The relative anonymity of the internet is appealing for bullies because it enhances the intimidation. In some cases, it has become very difficult to trace while it increases the visibility of the pictures or rumors by making them available to more people in a very short period of time.
Some bullies find it easier to be more vicious on the internet as well, because there is no personal contact.
As much as we try, neither parents nor the school can completely protect our kids from every bully. However, there are things we can do at home to prevent our kids from getting bullied.
- Keep lines of communication open with your children so that they feel comfortable telling you if they are being victimized online.
- Teach your kids to refrain from sharing photos or videos that might cause them problems if other people see them, especially people who are not their “friends”.
- “Follow” your kids on social media or ask another adult to do it on your behalf so you can stay up-to-date on what they are doing or saying.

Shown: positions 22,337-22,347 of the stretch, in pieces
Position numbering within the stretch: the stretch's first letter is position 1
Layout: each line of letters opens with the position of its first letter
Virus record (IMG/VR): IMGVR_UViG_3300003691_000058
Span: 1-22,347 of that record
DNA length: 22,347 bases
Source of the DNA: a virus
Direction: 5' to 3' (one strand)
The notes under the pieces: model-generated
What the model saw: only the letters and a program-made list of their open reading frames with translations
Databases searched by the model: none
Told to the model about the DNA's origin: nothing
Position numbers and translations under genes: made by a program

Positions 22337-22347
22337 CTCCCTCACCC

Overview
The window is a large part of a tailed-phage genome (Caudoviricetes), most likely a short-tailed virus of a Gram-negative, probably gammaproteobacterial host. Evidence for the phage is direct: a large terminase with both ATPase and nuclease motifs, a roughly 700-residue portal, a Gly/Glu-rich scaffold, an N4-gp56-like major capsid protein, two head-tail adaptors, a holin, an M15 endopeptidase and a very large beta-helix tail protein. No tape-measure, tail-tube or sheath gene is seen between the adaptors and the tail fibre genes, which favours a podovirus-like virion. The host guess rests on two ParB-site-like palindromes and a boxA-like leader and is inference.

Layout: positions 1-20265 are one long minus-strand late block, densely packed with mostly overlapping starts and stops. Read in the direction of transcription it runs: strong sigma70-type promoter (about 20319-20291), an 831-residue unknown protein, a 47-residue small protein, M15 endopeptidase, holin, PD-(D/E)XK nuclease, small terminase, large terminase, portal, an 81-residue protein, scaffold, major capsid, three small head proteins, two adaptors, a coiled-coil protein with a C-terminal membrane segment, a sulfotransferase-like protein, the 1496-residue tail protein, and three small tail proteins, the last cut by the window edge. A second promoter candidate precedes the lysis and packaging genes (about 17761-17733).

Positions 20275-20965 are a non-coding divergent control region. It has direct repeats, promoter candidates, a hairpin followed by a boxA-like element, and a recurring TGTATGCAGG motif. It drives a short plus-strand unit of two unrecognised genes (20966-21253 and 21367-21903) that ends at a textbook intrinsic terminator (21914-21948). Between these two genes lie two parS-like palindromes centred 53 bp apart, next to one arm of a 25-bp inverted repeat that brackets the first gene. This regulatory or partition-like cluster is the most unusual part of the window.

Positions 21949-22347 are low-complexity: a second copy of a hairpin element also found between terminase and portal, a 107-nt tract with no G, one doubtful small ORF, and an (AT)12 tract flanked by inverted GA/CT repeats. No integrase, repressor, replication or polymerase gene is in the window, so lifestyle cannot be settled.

- Keep all evidence of cyber bullying, including text messages and harassing emails. In addition to archiving an electronic version, consider printing a copy.
If your kids are being harassed or threatened, report the activity to the local authorities. Law enforcement agencies have different policies, but your local police department is a good starting point. Depending on the activity, it may also be appropriate to report it to school officials who may have separate policies for dealing with activity that involves students.
By getting involved, doing a few simple things, and being supportive, we can help make school a great memory and the best time of kids' lives.
MTA Safety Program